Drive Snapshot offers the possibility to use the Windows build in Volume Snapshot Copy Service (VSS) for the creation of consistent images.
Main advantage compared to the internal Drive Snapshot Driver is the
ability to image a running MS Exchange server, and also to image several
partitions at the same time.
(See below for technical Details).
By using VSS, several drives can be imaged at the same time:
from the GUI by holding the Control key while clicking in the list
from the command line with
c:>snapshot c:+d:+e: x:\backup\computer\$DISK-FULL.sna
if saving several disks at the same time, the destination MUST contain $DISK somewhere to differentiate the different image files
c:>snapshot c:+d:+e: x:\computer\$DISK-$DATE-Diff.sna -hx:\backup\computer\$DISK-FULL.hsh
works only from the command line
snapshot hd1:* x:\backup\$disk.sna
saves all partitions of physical drive 1, incl.
Linux, Dell, Compaq,...
Since Windows XP Windows implements a 'Volume ShadowCopy
Service' (VSS), that essentially provides the same service as the build in
Snapshot driver - that is a consistent snapshot of one (or more) partitions at a
fixed point in time.
Additionally, it defines and implements a broadcast similar to:
To everybody who cares about VSS: would you please go into a consistent state, bring transactions to a recoverable state, etc., and than please be write for some (short) time because I'm going to make a backup.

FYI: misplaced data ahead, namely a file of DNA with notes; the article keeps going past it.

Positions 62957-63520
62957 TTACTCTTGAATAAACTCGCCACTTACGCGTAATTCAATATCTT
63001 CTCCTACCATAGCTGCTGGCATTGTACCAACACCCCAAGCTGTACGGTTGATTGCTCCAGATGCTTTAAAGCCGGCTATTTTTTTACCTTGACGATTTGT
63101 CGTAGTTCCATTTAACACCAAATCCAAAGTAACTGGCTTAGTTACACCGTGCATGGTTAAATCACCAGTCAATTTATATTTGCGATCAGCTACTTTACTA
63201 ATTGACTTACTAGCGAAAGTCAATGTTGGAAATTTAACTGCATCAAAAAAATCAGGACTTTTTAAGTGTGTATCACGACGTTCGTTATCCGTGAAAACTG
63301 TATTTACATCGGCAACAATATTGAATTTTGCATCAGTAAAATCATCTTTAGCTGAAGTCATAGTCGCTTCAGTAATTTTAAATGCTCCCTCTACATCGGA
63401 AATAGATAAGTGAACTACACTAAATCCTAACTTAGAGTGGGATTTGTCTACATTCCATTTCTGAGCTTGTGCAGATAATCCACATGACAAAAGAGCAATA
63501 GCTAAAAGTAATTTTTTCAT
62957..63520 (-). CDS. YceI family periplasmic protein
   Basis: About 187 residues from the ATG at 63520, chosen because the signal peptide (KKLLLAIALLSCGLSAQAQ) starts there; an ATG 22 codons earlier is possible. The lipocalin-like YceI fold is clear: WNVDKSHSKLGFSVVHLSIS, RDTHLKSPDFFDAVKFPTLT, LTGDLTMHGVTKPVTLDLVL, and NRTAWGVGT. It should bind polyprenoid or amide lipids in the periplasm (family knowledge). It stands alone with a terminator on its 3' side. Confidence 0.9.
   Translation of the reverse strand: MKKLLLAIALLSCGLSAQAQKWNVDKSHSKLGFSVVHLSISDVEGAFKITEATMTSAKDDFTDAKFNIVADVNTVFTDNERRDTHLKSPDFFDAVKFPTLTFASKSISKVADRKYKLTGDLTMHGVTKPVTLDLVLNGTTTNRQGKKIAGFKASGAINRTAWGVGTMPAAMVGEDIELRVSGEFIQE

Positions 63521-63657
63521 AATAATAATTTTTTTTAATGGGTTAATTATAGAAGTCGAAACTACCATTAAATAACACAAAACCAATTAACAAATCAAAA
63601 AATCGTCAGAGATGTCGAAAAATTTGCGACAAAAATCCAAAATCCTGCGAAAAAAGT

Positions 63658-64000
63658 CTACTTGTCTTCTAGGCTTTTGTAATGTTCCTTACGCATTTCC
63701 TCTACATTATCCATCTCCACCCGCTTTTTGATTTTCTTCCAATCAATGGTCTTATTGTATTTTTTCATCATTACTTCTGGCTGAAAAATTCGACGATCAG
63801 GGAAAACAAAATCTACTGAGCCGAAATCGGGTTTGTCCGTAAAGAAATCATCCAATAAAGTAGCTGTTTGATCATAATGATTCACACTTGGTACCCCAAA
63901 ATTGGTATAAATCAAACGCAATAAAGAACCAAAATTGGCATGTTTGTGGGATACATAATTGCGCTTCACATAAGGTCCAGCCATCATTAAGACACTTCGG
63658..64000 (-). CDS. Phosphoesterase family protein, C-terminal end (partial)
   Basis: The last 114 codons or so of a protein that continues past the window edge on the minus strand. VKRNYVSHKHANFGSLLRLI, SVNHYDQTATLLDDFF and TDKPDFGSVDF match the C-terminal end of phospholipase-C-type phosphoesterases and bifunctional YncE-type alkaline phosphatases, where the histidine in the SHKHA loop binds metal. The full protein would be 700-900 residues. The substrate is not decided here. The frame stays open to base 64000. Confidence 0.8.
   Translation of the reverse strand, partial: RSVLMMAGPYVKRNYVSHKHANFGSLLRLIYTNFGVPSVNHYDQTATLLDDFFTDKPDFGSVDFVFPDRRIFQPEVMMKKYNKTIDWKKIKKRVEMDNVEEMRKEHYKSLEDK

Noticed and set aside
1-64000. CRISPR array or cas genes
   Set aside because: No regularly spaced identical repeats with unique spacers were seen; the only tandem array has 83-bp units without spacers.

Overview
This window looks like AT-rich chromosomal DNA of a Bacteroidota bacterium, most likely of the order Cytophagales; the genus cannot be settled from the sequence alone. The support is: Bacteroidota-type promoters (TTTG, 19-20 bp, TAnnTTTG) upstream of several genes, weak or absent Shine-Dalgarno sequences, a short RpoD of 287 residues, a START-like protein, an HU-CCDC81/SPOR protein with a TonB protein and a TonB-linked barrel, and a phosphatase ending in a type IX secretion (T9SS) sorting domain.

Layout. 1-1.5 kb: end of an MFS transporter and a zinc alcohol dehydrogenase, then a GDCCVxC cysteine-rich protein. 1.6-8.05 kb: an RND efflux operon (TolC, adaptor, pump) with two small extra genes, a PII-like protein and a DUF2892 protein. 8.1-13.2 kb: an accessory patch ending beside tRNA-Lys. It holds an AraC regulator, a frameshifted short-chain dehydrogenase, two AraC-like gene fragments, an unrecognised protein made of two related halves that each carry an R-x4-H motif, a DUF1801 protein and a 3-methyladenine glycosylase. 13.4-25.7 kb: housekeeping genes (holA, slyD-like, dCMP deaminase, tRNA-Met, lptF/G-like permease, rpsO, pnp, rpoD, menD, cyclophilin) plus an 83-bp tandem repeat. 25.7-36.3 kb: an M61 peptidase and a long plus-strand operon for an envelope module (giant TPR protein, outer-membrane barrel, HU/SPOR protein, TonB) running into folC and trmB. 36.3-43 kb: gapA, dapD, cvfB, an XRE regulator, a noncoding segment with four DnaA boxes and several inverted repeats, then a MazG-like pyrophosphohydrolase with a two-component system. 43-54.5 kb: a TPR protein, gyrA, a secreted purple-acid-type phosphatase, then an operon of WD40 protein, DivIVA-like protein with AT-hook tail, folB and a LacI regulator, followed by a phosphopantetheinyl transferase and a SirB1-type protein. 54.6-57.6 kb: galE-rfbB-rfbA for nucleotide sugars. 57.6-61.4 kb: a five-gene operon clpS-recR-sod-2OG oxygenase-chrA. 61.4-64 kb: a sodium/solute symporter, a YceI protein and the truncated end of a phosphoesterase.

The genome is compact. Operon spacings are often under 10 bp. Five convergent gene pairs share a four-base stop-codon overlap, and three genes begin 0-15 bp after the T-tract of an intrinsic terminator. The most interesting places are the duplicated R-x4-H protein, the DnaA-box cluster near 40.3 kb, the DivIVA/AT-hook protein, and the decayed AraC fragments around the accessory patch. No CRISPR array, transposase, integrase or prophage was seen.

At this time, the current state of the disk is frozen, and made
available for backup programs until.
Changes to the drive while the backup is active are written to some reserved space on the disk, until the backup finishes and tells VSS to release the buffers.
Can snapshot several volumes at the same time
By using above mentioned broadcast it can also put Exchange
Server 2003 into a stable state without shutting down exchange services,
which isn't always reliable possible without using VSS.
For other databases this isn't necessary (they seem to be implemented in a more stable fashion), but at least using VSS doesn't hurt.
by the fixed (preconfigured) size of the VSS buffers, at
least in theory this buffer can overflow, and thus abort the backup.
the build in driver writes changes immediately to the image, and thus can't overflow.
by the additional buffering on disk, using VSS may be slower then the internal driver.
VSS doesn't exist for Windows NT and Windows 2000.
VSS simply doesn't work, if some older products (like older version of MS SQL) are running on more recent windows versions; NTBACKUP doesn't work in these cases either.
Implementation of VSS vs.
As both drivers have their pros and cons, by default the VSS driver is only used if
MS Exchange 2003 or Active Directory are detected
a backup of several volumes is started
else the internal driver is used.
You may change this by using the [Advanced Options] dialog, or from command line by
--noVSS: never uses VSS
--UseVSS: always uses VSS, if it exists and works
--ForceVSS: tries to use VSS; if VSS is not available for some reason, backup is aborted with error
vssadmin list writersSnapshot can use VSS in two different modes.